Public health officials on Wednesday reported Tarrant County’s first 2016 death related to West Nile virus.
The death involved a senior adult with underlying medical conditions.
Last year, the Tarrant County Public Health Department reported one associated death for the season.
Russell Jones, the county’s chief epidemiologist, said that until the area sees sustained temperatures under 55 degrees, the mosquitoes that transmit West Nile virus will be present.
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The winter migration of birds should slow the disease, he said, but as long as the weather remains tranquil and people are attracted to the outdoors, the danger of infection will continue.
“The season is nearing an end, but it’s not over,” Jones said. “Doctors should still be testing for the disease.”
West Nile virus can affect anyone, although people 50 and older run a higher risk of developing a severe infection, according to a statement from county public health officials.
About 20 percent of infected people will develop a fever, with other symptoms such as headache, body aches, joint pains, vomiting, diarrhea or rash. Most people with this type of the disease recover completely, but fatigue and weakness can last for weeks or months.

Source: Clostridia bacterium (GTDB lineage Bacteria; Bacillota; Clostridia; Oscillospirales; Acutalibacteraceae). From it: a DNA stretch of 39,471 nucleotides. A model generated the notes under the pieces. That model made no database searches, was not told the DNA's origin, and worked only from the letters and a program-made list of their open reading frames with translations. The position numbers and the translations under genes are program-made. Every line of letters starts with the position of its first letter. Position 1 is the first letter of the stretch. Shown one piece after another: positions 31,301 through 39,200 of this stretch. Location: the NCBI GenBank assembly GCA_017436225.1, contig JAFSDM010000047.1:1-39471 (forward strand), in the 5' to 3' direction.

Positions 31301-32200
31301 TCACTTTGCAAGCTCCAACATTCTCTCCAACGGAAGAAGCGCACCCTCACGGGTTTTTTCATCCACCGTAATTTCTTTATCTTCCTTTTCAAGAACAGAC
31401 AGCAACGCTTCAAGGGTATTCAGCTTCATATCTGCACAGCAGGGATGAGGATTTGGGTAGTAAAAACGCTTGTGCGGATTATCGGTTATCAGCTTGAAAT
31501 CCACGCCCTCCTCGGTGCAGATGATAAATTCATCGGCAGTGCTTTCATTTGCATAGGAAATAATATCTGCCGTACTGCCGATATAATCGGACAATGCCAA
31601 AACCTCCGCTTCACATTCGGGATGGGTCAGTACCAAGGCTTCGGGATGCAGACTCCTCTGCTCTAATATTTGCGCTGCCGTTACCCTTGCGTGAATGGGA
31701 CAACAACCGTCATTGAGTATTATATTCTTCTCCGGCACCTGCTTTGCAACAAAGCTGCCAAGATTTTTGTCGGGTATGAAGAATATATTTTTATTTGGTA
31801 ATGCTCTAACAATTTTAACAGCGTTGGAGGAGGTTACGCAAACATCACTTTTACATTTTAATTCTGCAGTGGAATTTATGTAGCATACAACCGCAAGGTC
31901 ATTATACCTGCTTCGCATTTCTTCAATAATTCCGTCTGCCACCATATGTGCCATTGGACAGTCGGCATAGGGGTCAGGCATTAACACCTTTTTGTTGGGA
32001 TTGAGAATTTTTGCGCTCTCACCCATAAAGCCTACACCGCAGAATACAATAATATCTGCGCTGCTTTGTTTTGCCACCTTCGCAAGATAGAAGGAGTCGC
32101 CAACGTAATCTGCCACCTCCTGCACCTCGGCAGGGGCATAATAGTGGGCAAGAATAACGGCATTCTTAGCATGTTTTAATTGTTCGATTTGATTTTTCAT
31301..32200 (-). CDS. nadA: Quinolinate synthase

Less than 1 percent of infected people develop inflammation of the brain or surrounding tissues. The symptoms of neurologic illness can include headache, high fever, neck stiffness, disorientation, coma, tremors, seizures or paralysis.
County officials caution residents to take protective measures to safeguard against all mosquito-borne illnesses.
Residents should routinely dump standing water on their property, use EPA-approved bug spray and whenever possible dress in long sleeves and pants.